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Changing dynamics of patient care


Digital_toolIndian healthcare industry is one of the fastest growing sectors today. The healthcare market in India is constantly growing as a result of rising incomes, greater health awareness, lifestyle diseases, and increasing access to health insurance schemes. In addition, the industry is rapidly approaching a digitised, technology and data-driven future. Let’s have a look how Indian healthcare sector has evolved over the years.

The post-independence healthcare sector saw a lot more progress in lieu of economic planning. While the Government of India did recognise Homeopathy, Ayurveda, Naturopathy, Yoga, Siddha and Unani as to be on par with the scientific medicine, the general trend did comply with the norms of modern medicine. The period after independence saw the rise in establishments of many medical colleges along with implementation of many health policies [for e.g. Central Government Health Scheme (1954)] as well as Universal Health Coverage [Employees State Insurance Scheme (ESIS), 1948].

Until recently, the healthcare sector was lagging behind other industry verticals due to under-penetration in terms of technology adoption. However, today the scenario is completely different. The initial challenges regarding low doctor-to-patient ratio, delay in diagnosis due to difficulty in accessing paper-based records, inaccessibility to healthcare information to rural population, etc. are now being taken care of by technology and data-driven healthcare. Today, technology is making its way into almost every aspect of healthcare. For instance, the rise of smartphone users has resulted in more accessible information to patients; record keeping has shifted from paper-based to electronic health records (EHRs) systems, and so on. Digital healthcare (eHealth) has enhanced maintenance of centralized databases for faster and easier access, thereby reducing the risk of medical errors.

In terms of infrastructure, there has been a notable improvement. For instance, the number of doctors has increased from that observed in 1951 by almost 9 times. However, the number of doctors per 10,000 population has increased only by 3 times owing to our growing population. Moreover, the private health sector initially contributed for only 5-10% of total patient care, which has now increased by almost 10 folds. Also, with advances and growth in the health infrastructure, the death rates per 1,000 population as well as the Infant Mortality Rates (IMRs) have declined significantly.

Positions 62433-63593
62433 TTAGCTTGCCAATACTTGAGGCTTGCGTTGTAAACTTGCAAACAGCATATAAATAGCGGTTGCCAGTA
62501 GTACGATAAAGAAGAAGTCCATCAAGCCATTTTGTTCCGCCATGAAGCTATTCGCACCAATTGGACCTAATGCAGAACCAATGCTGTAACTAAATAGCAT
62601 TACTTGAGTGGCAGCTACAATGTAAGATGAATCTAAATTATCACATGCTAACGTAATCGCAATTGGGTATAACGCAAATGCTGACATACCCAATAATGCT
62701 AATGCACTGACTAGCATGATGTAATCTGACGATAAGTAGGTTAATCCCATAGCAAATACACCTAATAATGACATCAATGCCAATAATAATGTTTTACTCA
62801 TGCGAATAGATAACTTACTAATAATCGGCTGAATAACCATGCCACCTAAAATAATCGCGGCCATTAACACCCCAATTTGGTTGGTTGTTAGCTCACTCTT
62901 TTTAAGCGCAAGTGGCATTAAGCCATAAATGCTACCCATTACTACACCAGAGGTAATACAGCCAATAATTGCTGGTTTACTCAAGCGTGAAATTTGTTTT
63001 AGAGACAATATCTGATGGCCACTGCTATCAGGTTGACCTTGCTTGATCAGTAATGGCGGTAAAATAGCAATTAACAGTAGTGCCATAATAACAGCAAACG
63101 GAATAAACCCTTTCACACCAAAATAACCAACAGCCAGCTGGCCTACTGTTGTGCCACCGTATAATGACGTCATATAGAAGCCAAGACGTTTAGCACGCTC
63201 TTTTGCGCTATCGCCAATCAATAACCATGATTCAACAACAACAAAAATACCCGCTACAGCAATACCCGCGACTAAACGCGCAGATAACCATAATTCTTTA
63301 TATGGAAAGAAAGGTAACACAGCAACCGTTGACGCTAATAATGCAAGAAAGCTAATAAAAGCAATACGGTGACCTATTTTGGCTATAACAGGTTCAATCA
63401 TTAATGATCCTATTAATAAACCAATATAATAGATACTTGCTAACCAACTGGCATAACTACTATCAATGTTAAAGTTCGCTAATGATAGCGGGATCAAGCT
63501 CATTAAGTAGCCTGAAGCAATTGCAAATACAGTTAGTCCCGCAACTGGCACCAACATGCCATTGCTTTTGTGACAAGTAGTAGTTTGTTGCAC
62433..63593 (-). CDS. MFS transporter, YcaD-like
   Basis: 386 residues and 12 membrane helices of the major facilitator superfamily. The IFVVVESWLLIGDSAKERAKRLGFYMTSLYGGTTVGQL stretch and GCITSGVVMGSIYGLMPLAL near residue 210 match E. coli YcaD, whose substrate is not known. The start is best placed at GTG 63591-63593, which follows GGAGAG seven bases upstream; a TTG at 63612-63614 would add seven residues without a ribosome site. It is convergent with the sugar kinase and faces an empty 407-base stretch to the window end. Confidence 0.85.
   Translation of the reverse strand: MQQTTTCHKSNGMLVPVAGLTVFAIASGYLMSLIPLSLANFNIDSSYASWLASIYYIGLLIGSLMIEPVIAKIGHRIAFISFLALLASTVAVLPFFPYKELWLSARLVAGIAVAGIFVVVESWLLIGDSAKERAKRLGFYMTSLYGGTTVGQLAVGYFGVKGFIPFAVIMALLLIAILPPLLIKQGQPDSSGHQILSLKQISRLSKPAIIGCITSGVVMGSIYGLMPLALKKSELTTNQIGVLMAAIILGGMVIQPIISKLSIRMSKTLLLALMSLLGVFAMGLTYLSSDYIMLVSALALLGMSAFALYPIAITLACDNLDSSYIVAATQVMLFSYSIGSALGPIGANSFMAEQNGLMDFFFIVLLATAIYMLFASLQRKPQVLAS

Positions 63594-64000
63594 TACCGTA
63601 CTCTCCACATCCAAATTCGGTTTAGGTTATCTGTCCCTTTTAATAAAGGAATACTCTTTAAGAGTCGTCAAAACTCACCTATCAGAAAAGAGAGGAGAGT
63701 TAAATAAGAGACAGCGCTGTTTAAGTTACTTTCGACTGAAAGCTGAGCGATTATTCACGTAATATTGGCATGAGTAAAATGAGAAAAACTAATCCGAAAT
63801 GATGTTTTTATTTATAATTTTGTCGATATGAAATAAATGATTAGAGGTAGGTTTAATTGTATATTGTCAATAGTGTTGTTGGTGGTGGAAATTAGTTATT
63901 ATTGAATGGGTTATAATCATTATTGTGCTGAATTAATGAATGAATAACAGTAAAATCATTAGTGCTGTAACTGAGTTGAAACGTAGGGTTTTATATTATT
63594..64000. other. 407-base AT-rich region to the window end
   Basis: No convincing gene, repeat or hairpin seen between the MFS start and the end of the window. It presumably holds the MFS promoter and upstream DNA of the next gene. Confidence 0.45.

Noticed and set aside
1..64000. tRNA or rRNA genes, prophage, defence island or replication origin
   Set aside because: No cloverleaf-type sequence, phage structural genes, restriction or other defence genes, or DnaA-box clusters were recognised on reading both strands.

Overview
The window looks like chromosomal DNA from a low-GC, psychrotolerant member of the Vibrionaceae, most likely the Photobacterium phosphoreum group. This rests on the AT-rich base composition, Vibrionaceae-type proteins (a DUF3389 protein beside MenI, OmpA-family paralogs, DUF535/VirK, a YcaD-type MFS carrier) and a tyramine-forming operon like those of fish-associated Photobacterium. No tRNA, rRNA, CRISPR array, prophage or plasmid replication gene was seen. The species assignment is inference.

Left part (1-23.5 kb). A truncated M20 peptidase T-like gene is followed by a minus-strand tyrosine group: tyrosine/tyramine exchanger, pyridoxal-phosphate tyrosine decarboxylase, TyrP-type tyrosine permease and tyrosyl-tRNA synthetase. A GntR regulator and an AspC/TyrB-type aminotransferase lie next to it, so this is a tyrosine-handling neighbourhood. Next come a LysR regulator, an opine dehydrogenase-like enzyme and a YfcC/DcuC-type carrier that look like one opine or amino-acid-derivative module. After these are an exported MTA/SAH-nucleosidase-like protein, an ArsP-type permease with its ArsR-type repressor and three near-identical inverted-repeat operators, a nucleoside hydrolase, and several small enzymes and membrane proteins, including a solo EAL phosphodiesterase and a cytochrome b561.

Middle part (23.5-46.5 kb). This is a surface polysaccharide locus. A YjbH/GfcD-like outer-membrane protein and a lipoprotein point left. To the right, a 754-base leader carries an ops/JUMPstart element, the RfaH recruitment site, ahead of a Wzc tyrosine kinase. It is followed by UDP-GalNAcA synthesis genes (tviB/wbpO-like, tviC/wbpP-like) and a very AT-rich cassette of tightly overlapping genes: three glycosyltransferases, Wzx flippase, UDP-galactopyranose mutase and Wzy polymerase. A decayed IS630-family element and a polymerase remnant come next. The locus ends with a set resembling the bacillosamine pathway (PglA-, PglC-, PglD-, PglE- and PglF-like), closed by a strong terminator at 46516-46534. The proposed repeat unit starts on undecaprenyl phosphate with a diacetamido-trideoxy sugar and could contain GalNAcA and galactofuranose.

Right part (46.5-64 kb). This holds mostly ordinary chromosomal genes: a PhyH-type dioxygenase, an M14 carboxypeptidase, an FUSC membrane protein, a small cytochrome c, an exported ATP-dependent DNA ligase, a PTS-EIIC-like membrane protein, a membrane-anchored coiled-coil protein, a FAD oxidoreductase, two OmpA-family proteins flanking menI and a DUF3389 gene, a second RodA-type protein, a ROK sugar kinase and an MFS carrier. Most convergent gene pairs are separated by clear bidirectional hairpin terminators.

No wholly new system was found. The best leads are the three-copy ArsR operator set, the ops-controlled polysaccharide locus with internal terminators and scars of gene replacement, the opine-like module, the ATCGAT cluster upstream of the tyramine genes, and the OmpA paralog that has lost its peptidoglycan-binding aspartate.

Digitization has been happening in all sectors, and the health sector in particular stands to gain a lot from such initiatives. Advancements in technology as well as data-driven solutions, such as artificial intelligence, ‘big data analytics’ and machine learning, are changing the health diagnosis paradigm drastically. The advanced technological solutions like big data analytics and telemedicine are facilitating rapid and precise diagnosis by doctors, as they facilitate continuous mining of new data sources, together with existing sources, to get a comprehensive view of the disease.The advent of private hospitals and big players also had a hand in developing healthcare and helped increase the life expectancy of the average Indian from 32 years in 1947 to 69.09 years in 2018.

Furthermore, collective attempts are being made today by the Government along with many healthcare organisations in order to replace volume-of-care with the value-of-care. The government has committed to dedicate 2.5 percent of our GDP to healthcare by 2025. The government will also establish 1.5 lakh Health and Wellness centres under the Ayushman Bharat programme. The step has been taken as every year around 39 million people are being pushed into poverty owing to the unaffordable healthcare costs. Therefore, the overall focus is now shifted to “value” for patients by means of improved care quality and not just lowering the healthcare costs.

(Writer Dimple Dang is Co-founder, MarksMan Healthcare Communications Pvt.Ltd. The views expressed are a personal opinion.)

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